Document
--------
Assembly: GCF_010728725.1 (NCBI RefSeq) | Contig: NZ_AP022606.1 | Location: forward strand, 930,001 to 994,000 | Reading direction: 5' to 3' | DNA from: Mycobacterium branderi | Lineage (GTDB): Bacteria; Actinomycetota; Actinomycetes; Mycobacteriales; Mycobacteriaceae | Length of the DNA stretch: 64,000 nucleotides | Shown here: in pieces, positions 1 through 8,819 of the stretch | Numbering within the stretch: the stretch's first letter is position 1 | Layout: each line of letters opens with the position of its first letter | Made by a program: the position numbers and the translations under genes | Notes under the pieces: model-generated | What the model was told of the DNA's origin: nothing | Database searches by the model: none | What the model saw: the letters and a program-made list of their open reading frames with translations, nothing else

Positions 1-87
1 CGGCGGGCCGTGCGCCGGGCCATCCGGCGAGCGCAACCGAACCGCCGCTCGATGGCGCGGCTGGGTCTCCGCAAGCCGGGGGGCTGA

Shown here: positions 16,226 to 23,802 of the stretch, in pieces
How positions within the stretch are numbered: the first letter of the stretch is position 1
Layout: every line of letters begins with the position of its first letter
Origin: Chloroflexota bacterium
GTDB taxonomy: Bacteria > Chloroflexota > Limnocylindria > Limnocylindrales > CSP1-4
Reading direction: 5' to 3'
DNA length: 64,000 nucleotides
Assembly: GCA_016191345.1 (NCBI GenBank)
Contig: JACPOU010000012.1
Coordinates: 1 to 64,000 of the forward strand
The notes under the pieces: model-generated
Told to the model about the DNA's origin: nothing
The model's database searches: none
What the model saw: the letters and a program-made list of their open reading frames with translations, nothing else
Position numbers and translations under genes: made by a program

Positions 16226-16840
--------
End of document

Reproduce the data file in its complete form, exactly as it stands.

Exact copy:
Assembly: GCF_010728725.1 (NCBI RefSeq) | Contig: NZ_AP022606.1 | Location: forward strand, 930,001 to 994,000 | Reading direction: 5' to 3' | DNA from: Mycobacterium branderi | Lineage (GTDB): Bacteria; Actinomycetota; Actinomycetes; Mycobacteriales; Mycobacteriaceae | Length of the DNA stretch: 64,000 nucleotides | Shown here: in pieces, positions 1 through 8,819 of the stretch | Numbering within the stretch: the stretch's first letter is position 1 | Layout: each line of letters opens with the position of its first letter | Made by a program: the position numbers and the translations under genes | Notes under the pieces: model-generated | What the model was told of the DNA's origin: nothing | Database searches by the model: none | What the model saw: the letters and a program-made list of their open reading frames with translations, nothing else

Positions 1-87
1 CGGCGGGCCGTGCGCCGGGCCATCCGGCGAGCGCAACCGAACCGCCGCTCGATGGCGCGGCTGGGTCTCCGCAAGCCGGGGGGCTGA

Shown here: positions 16,226 to 23,802 of the stretch, in pieces
How positions within the stretch are numbered: the first letter of the stretch is position 1
Layout: every line of letters begins with the position of its first letter
Origin: Chloroflexota bacterium
GTDB taxonomy: Bacteria > Chloroflexota > Limnocylindria > Limnocylindrales > CSP1-4
Reading direction: 5' to 3'
DNA length: 64,000 nucleotides
Assembly: GCA_016191345.1 (NCBI GenBank)
Contig: JACPOU010000012.1
Coordinates: 1 to 64,000 of the forward strand
The notes under the pieces: model-generated
Told to the model about the DNA's origin: nothing
The model's database searches: none
What the model saw: the letters and a program-made list of their open reading frames with translations, nothing else
Position numbers and translations under genes: made by a program

Positions 16226-16840